NYC city council held a hearing yesterday featuring department of corrections commissioner and fabled “reformer” Joseph Ponte.
It was cathartic to see some city council members confronting Ponte over the DOC’s utter failure to protect young prisoners on Rikers Island. In discussing the case of Kaleif Browder (a 16 year old boy who was wrongfully imprisoned and spent nearly 800 days in solitary confinement) city councilman Daniel Dromm (D) told Ponte that officials “subjected this child to torture. There’s no other way to put it.”
Nonetheless, Ponte seemed to be unmoved by the gravity of the situation. He continued to parrot his weak assortment of promises to reduce violence and phase out the use of solitary for a small number of the facility’s incarcerated children. Unfortunately, the “reforms” have more holes than swiss cheese, and are so weak as to suggest they would be more accurately described as ‘damage control.’
When confronted about his promotion of two Rikers officials to top positions, despite emerging evidence that their staff routinely underreported jail fights, Ponte never once hinted he would do the reasonable thing, which would be to review his decision in light of this new information. Instead, he pretty much tried to shrug it off: Continue reading
On September 29th, the New York Times reported that the New York City Department of Corrections was eliminating solitary confinement for 16 and 17-year-old inmates at Rikers.
The department claimed it would be the “first round of changes” and “solitary confinement [would] be replaced by ‘alternative options, intermediate consequences for misbehavior and steps designed to pre-empt incidents from occurring.'”
New York City Department of Corrections Commissioner Joseph Ponte
While it’s fantastic news that these young inmates will no longer be subject to punitive segregation, the 16-17 year old age group at Rikers is a small portion of the population; only 300 of the 11,000 prisoners in the city’s jails would qualify for such leniency. The NYCDOC says there are 51 youths in solitary right now, but it’s unclear how many would see relief from this policy change.
It’s also great to hear the NYCDOC plans to replace solitary with ‘alternative options, intermediate consequences […] and steps designed to pre-empt incidents,’ however vague that may be. If it reduces the use of solitary confinement, it can’t hurt.
But I think it all misses the point: is there reason to believe that Rikers is the right environment for young people? Continue reading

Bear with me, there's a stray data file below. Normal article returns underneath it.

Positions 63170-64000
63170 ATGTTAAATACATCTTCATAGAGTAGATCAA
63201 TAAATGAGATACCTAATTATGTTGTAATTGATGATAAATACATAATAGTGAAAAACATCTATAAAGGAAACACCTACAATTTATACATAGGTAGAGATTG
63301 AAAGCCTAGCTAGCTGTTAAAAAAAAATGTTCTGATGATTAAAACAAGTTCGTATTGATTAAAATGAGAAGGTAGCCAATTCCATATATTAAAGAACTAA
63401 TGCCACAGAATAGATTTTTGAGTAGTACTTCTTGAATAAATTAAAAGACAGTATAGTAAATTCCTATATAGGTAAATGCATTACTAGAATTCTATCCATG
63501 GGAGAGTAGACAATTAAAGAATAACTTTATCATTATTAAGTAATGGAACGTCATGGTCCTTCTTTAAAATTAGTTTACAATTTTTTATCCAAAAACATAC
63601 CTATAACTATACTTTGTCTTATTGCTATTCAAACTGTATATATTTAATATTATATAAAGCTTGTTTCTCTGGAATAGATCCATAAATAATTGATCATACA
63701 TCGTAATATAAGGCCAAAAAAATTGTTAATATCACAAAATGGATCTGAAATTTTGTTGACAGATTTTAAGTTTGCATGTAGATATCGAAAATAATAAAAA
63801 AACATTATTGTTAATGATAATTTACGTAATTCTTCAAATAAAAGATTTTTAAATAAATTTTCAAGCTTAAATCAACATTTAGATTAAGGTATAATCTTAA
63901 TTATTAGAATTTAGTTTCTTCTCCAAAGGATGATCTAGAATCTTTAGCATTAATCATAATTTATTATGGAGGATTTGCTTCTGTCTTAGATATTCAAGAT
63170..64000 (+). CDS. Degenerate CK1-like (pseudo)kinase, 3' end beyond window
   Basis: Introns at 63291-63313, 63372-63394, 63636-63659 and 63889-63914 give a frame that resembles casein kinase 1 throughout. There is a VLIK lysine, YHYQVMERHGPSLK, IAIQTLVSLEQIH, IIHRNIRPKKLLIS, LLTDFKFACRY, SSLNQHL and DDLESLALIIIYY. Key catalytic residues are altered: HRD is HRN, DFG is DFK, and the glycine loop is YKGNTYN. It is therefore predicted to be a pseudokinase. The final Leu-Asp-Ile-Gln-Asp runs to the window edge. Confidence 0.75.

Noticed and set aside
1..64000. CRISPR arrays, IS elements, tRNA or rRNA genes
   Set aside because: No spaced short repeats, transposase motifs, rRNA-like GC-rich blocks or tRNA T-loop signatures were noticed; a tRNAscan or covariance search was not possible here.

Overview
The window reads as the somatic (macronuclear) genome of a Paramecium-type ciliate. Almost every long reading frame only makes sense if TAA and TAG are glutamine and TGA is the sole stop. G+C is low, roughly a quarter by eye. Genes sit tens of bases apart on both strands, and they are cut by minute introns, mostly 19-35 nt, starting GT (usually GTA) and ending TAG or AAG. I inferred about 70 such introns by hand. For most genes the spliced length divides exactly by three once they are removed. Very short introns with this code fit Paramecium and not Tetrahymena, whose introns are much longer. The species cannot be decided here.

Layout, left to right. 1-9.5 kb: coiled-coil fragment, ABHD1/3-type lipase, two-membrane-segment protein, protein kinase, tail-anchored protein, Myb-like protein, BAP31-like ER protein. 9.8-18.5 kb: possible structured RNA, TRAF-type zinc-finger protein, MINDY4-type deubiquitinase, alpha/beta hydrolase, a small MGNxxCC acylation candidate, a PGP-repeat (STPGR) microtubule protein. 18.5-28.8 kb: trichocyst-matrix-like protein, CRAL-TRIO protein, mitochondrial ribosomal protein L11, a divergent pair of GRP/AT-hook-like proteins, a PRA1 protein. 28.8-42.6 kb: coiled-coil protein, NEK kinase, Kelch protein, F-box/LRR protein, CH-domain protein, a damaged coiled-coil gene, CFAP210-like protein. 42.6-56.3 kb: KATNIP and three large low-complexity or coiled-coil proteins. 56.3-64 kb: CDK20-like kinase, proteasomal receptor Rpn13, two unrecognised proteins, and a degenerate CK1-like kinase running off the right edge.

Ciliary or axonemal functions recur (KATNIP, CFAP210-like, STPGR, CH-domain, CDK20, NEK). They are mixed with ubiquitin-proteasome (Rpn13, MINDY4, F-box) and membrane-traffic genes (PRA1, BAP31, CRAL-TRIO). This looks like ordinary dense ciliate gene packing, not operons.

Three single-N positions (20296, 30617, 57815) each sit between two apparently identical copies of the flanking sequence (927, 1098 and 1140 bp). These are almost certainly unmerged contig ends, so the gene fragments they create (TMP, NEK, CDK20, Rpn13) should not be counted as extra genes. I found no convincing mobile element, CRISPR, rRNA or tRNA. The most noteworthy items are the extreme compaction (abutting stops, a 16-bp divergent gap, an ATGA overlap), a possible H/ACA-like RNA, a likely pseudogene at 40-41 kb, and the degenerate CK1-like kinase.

New York City Correction Commissioner Joseph Ponte has responded to Mayor de Blasio’s charge to improve conditions at Rikers Island by hiring private consulting firm McKinsey & Co. to draft a reform plan.
McKinsey & Co., which is “mostly known for helping Fortune 500 and other large companies” and has reportedly “little if any experience” working with prisons, has signed a 12-month, $1.7 million contract with the city.
Despite these circumstances, I suppose it’s possible McKinsey consultants can break through to Rikers guards, who “often respond to even minor slights from inmates with overwhelming force” and “have been accused of smuggling in drugs, alcohol and sometimes weapons and selling them to inmates.” Maybe they can soften correction officials who have been “described as adhering to a “powerful code of silence” when it comes to problems like brutality and corruption.”
But, as Barry Ritholtz pointed out a few years ago, there is reason to approach McKinsey’s management wisdom with caution:
McKinsey, the global consulting firm, has created dubious strategies for all manners of companies ranging from Enron to General Electric. Indeed, where ever there has been a financial disaster in the world, if you look around, somewhere in the background, McKinsey & Co. is nearby.
Yes, you read that right. Enron’s former consulting firm is going to take on reform at Rikers Island. I’m sure there’s a punchline in there somewhere. Or maybe about how McKinsey’s former executive Rajat Gupta spent two years in prison (lucky for him, not at Rikers, but a federal institution in Massachusetts) for insider trading on the board of Goldman Sachs. Continue reading